In order to get to Luang Prabang before sunset (so that we would have plenty of time to look for a good guest house), we decided to catch an early morning `express' bus from Vang Vieng.
Our beautiful express bus with its ever-open door
The tuk-tuk transport to the bus station got us there half an hour early, which was good news for us as we managed to secure two front seats: more leg-space and a good view of the scenery along the way.
Lao scenery from our bus
We never really understood how the bus journey from Vang Vieng to Luang Prabang could take 7 hours (it's only 140 km, apparently), but it soon became clear why. The roads are generally quite OK (paved, not dirt roads), but there are numerous deep pot holes scattered randomly around. Some pot holes take minutes to cross and the bus driver generally needs to drive quite slowly to spot them before it's too late (you don't really want to get a flat).
Unfortunately, 7 hours didn't happen. It’s the wet season in Laos, which means that it rains heavily (usually at night). Heavy rain means heavy soil and combined with over-logging we've got the perfect conditions for a landslide. And that's just what had happened the night before. We were first met by a very long queue of cars, trucks and buses, all come to a halt by the pretty enormous landslide a few kilometres ahead. Four excavators were already at the site, working their way through the soil, digging as much as they could. I thought they could sort this out quite quickly, but the truck drivers had obviously seen this before and welcomed the situation by having naps in the shade underneath their trucks. If any of them had any merchandise, they set up small shops alongside the road, selling food and water to those in lack thereof.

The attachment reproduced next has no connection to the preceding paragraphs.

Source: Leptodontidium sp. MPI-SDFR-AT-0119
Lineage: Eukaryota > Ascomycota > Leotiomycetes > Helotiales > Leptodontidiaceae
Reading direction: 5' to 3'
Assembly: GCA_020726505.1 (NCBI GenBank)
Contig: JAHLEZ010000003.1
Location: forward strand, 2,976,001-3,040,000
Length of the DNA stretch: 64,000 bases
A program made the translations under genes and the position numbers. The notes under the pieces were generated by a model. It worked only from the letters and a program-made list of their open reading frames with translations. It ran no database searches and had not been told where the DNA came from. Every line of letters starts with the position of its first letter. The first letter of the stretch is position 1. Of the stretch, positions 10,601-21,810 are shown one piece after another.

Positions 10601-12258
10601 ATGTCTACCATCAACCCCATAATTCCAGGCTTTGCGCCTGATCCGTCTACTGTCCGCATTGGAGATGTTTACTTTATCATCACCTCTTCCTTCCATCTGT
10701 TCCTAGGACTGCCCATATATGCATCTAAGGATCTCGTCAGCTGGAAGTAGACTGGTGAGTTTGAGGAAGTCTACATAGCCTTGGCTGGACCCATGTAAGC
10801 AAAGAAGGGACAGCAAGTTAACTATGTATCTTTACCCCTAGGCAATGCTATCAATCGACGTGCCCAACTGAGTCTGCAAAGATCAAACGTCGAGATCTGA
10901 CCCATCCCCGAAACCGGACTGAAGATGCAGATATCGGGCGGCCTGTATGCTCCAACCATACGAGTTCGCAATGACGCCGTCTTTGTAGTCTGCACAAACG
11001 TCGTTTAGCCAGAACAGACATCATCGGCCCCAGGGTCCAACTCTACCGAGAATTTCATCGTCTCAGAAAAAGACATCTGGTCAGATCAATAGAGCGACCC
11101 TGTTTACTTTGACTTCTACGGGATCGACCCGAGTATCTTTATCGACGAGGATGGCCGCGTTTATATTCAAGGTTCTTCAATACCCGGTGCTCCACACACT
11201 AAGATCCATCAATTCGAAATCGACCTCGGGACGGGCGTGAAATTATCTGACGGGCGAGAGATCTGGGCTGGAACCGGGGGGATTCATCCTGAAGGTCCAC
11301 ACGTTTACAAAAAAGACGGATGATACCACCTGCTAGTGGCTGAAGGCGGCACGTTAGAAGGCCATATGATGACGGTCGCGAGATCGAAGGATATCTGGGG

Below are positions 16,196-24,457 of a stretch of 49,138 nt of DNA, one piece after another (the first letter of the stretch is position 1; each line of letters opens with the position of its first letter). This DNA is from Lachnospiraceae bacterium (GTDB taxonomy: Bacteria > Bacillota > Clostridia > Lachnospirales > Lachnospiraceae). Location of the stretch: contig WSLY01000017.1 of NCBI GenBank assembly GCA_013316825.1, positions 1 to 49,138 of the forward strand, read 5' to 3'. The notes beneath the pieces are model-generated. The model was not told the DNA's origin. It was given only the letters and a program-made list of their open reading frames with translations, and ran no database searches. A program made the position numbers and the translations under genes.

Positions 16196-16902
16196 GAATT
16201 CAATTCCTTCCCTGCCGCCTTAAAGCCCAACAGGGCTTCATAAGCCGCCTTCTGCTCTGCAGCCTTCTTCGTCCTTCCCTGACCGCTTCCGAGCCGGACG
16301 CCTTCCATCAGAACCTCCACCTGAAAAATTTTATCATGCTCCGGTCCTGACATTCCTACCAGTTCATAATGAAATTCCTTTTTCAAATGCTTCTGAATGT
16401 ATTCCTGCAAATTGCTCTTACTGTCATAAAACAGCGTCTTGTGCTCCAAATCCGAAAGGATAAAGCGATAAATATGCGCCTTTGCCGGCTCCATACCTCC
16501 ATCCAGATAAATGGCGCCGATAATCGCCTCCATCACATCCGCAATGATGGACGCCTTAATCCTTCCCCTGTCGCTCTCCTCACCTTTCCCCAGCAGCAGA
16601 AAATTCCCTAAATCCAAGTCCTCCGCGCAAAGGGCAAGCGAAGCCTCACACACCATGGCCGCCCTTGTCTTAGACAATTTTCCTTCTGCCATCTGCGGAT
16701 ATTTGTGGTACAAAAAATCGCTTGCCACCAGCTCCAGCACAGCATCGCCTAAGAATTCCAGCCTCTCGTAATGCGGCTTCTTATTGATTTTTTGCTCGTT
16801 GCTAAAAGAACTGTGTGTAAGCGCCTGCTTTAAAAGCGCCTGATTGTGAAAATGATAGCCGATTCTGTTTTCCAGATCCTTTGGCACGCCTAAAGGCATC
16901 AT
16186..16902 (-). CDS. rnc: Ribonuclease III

When traffic finally started flowing (only one lane could be cleared, so first in the opposite direction), some of the cars in our queue got impatient and started to overtake us and many others. This obviously created new problems as two lanes were now blocked. One of the drivers got angry at this very stupid behaviour and started using the-tank-man-at-Tiananmen-square tactics, but with little effect.
Diggers working on what looks like a construction site
The road we were stuck on was down-sloping, and as cars here generally don’t have handbrakes (or the drivers don’t like to use them), the drivers place a large stone in front of one of their wheels to stop the car from moving. As our queue slowly stared moving, most drivers couldn’t be bothered moving the stone away from the road, and as a result our bus hit one of them and we got a flat. Providing us with some long awaited entertainment, all of us watched the bus driver change wheels on a bus (the inner one of the two rear, so quite a troublesome job). It was OK though, as the queue had stopped again and we didn't really lose any time.
Now slowly moving, with at least a 3 hours drive remaining to Luang Prabang, the sun had set. The slow moving queue eventually took us to the site of the landslide and we passed through on an impromptu road made of rocks. Good times.
The three remaining hours turned out to be four, and we finally arrived in Luang Prabang just before midnight after 14 hours on the bus. At least we had the front seats!